For the Film Home Alone, Sponsors Paid for No Less Than 42 Mentions of 31 Brand-Name Products
You’re settled into your seat in a darkened movie theater, watching Rocky III. Sylvester Stallone and his young son are at the breakfast table, and the camera moves in on a prominent box of Wheaties. “You gotta eat the breakfast of champions if you want to grow up big and strong,” says the fatherly Stallone.
Wait a minute. Is this a movie or a commercial? Thanks to the “product placement industry,” it’s both. Product placement—advertising brand-name goods by inserting them into films or TV shows—is increasingly common, but few viewers are aware that it exists.
Brand-name products have always appeared in movies and TV shows (remember all the Chevys on Bewitched?), though most baby-boomers will recall that in 50s and 60s films, soda cans and cereal boxes usually bore ficticious names or had their brand names strategically obscured on the sets. Until recently, product plugs were the result of an informal barter system between advertisers and movie producers. In return for featuring its brand of soda in a film, for example, a beverage manufacturer would provide a year’s worth of free soda to the studio. From an advertiser’s perspective, this system was flawed because it offered no guarantees that the product would appear at all, much less in a flattering light.
Paid product placements—like many other forms of marketing excess—were pioneered in the 1980s. Steven Spielberg’s 1982 film E.T. is credited with starting the trend. When the lovable alien E.T. gobbled Reese’s Pieces onscreen, national sales of the candy soared by 66 percent. Hoping to duplicate these results for their clients, a host of marketers rushed in and a minor industry was born.
Today, some 35 agencies arrange cash deals between filmmakers and corporate sponsors. Typically, a corporation will retain a product placement agency for an annual fee, then pay extra for each placement in a film. Placement fees vary according to the prominence of the plug. In 1989, one agency charged $2,500 for a mere appearance in the background, and $18,000 for “hands-on use” combined with “verbal mention.” Placements can command even larger sums: for example, Huggies paid $100,000 to outfit the baby in Baby Boom. Product placements are proliferating rapidly. Home Alone, the top-grossing film of 1991, contains no less than 42 mentions of 31 brand name products. Bull Durham contains 50 brand name references, an average of one every two minutes.
Competition for placements can be intense. In The Firm, Mercedes outbid BMW (which was featured in the book) for a role as Tom Cruise’s fancy wheels. In Wall Street, Michael Douglas holds aloft a copy of Fortune magazine, calling it “the Bible.” Douglas neglects to mention that Fortune outbid Forbes for the privilege of appearing in the film.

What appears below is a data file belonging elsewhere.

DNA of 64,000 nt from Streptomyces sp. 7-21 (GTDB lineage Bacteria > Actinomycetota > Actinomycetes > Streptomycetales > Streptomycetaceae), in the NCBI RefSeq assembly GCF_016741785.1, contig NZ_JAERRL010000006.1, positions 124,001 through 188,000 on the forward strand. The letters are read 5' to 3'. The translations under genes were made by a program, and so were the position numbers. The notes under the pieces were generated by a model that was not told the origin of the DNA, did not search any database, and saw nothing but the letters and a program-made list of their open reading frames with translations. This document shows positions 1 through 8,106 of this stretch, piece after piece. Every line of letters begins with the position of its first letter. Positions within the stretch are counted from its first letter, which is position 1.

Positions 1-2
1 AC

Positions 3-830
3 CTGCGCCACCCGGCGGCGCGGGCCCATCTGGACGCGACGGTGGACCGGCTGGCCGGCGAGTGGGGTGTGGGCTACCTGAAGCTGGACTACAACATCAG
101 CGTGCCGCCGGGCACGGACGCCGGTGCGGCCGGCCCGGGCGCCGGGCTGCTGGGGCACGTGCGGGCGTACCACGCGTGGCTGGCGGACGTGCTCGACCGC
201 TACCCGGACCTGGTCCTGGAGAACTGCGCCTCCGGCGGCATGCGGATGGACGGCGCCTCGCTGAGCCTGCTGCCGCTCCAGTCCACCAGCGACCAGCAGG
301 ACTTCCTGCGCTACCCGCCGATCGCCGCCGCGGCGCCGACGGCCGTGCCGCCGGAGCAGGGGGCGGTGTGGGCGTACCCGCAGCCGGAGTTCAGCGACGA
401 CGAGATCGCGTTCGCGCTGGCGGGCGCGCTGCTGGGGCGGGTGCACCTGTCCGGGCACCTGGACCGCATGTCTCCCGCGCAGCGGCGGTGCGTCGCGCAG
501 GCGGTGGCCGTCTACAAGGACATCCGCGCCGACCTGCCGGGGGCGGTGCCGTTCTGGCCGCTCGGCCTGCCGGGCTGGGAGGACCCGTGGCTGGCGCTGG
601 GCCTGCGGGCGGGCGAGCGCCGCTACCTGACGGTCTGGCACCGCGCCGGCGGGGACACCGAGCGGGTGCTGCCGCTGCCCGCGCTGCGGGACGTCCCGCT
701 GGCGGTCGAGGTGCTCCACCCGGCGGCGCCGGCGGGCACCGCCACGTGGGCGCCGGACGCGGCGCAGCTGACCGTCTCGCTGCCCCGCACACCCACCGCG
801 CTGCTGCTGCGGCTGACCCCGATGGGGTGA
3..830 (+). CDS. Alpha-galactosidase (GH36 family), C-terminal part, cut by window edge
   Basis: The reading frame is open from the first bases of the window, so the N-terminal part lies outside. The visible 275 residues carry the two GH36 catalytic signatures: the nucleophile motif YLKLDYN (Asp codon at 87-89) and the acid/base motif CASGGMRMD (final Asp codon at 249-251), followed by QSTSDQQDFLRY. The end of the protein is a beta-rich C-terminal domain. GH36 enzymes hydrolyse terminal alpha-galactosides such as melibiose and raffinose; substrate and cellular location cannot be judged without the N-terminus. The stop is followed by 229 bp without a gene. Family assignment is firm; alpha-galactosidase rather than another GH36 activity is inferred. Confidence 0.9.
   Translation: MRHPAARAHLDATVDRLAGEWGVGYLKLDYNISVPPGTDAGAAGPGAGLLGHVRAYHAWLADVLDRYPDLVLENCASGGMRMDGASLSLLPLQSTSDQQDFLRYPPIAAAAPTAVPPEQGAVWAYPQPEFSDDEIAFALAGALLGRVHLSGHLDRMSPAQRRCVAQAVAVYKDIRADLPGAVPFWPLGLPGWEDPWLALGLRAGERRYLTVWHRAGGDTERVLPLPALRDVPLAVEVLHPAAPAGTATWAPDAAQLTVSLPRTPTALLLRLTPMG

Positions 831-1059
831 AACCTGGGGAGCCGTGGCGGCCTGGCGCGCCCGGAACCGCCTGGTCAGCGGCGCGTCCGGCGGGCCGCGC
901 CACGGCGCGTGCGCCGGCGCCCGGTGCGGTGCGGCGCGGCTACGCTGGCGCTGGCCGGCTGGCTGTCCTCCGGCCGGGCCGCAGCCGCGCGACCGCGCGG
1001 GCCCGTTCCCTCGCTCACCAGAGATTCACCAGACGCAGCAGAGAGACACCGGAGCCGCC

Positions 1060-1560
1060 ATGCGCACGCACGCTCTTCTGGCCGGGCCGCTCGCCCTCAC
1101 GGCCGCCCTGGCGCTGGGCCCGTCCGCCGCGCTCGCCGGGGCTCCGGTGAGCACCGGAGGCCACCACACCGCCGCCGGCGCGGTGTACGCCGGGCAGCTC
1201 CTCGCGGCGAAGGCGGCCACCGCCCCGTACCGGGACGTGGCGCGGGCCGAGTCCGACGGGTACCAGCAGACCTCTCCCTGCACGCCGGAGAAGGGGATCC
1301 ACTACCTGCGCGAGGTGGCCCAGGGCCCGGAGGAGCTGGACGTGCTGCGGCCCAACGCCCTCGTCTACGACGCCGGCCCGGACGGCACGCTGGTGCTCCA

In the 1991 film Other People’s Money, filmmakers brokered a deal with Dunkin Donuts to incorporate donuts into the film’s narrative and character development. The lead character, played by Danny DeVito, is portrayed as a man who literally subsists on donuts. In the second scene, Devito turns to face the camera and declares, apropos of nothing: “If I can’t count on Dunkin Donuts, who can I count on?” Great cinema it’s not—but then, that’s not its purpose.
Certainly, not every brand-name product in a film represents a paid placement. Directors may employ products to indicate something about a scene or character. But there is a critical distinction between a director using a product in a film for artistic reasons, and an advertiser placing it there with the sole intent of selling more goods.
In fact, when they are promoting their services, product placement agencies tout their ability to manipulate movie scripts to the product’s best advantage. As one agency boasts: “[Associated Film Productions] carefully controls the appearance of the client’s product in films….Producers and directors frequently ask AFP to recommend ways in which brand-name products can be creatively used to enhance a scene. This has led to many beneficial exposures of products in specially devised scenes that have great brand name impact.”
But the imperative of creating “specially devised scenes” makes for some seriously awful films. Consider, for example, a 1988 flop called Mac and Me, which functions as one long specially devised scene. Mac features an E.T.-like alien who lives on Coca-Cola, and a birthday party at McDonalds where everyone drinks Coke while Ronald McDonald sings the company’s theme song.
How much of this kind of thing can the public stand? Unfortunately, the pain threshold might be quite high, since some of the most popular films of recent years also had the most conspicuous product placement. And many viewers still don’t realize that when they see Sandra Bullock waving around a FedEx box in the film, The Net, they’re watching an ad. But if present trends continue, and films pile on the endorsement and product plugs, moviegoers might vote with their feet. Return to Marketing Madness…